Habitual cycling linked with lowered risk of Type 2 Diabetes

University of Southern Denmark research published in the PLOS Medicine journal has concluded that habitual cycling may be associated with a lower risk of developing type 2 diabetes.

Characterised by high blood sugar, insulin resistance and relative lack of insulin, type 2 diabetes can create long term health problems, including heart disease, strokes and kidney failure, among other complications.

The new Medical Research Council-funded report has now demonstrated a 20% lower risk of contracting type 2 for those cycling in middle to old age than those who are non cyclists.

The research took in insight from 24,623 men and 27,890 women, recruited between the ages of 50 and 65 and assess over a period of five years.

Martin Rasmussen, the one of the study’s authors, said: “Because cycling can be included in everyday activities, it may be appealing to a large part of the population. This includes people who due to lack of time, would not otherwise have the resources to engage in physical activity.

“We find it especially interesting that those who started cycling had a lower risk of type 2 diabetes, given that the study population were men and women of middle and old age. This emphasises that even when entering elderly age, it is not too late to take up cycling to lower one’s risk of chronic disease.”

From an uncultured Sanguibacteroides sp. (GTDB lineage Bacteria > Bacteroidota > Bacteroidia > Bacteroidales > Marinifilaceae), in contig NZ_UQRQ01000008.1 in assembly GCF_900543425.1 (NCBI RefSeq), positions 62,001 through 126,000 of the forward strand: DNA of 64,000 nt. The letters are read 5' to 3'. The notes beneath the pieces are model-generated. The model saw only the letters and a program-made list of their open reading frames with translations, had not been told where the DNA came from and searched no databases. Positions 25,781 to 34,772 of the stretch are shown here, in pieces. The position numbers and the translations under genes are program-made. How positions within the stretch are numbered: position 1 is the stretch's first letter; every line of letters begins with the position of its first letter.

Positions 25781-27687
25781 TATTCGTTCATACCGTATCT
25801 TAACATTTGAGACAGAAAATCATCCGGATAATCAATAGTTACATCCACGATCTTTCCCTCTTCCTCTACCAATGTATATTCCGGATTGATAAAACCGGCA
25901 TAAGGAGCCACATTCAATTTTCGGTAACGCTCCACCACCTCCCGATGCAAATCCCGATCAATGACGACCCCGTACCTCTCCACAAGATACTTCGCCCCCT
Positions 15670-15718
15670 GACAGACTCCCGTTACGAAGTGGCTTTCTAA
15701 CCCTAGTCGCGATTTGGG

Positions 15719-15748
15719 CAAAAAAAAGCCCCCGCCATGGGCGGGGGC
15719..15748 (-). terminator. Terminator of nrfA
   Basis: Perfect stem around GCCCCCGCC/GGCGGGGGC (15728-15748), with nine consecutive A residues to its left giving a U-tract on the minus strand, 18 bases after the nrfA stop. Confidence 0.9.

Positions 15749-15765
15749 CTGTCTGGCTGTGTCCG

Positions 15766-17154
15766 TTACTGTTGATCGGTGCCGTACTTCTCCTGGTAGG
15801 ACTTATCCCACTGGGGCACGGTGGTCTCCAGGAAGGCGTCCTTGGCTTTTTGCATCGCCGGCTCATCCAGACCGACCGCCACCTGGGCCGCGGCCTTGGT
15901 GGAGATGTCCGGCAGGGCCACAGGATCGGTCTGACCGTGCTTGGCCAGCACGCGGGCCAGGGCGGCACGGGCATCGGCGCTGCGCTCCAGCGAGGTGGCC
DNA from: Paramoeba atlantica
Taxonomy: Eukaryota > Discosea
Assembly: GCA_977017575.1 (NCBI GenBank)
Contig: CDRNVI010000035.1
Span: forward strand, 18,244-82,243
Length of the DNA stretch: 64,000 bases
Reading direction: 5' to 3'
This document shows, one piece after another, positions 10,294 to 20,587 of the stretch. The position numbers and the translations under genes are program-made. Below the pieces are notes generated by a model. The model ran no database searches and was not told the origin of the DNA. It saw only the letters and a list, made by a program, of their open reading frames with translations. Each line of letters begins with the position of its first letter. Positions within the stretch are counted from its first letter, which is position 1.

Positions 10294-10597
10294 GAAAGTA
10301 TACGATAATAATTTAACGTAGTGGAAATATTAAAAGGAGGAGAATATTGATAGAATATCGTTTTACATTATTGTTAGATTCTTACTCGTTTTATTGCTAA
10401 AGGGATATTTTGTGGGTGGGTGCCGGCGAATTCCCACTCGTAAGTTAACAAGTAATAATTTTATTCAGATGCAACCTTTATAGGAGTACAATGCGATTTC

Other findings offered by the study showed that with higher time spent cycling, median waist circumference was lower. Unsurprising, perhaps, but not as much as the finding that cyclists represented a large proportion of those consuming 1-500 grams of coffee daily.

Earlier this year and in response to stats showing the condition now effects one in 11 adults, the World Health Organisation called on Governments around the globe to build active travel into people’s lives, stressing the importance of reversing the trend for increasingly sedentary lifestyles.

At the time Margaret Chan, Who Director-General said: “If we are to make any headway in halting the rise in diabetes, we need to rethink our daily lives: to eat healthily, be physically active, and avoid excessive weight gain. Even in the poorest settings, governments must ensure that people are able to make these healthy choices and that health systems are able to diagnose and treat people with diabetes.”

At the end of March the European Commission also stressed that city design should now prioritise active travel.


We’ve now added this article to our Cycling Advocacy Resource – a catalogue of information for cycling campaigners to use in making a watertight case for investing in active travel.

This study was compiled by Rasmussen MG, Grøntved A, Blond K, Overvad K, Tjønneland A, Jensen MK, et al.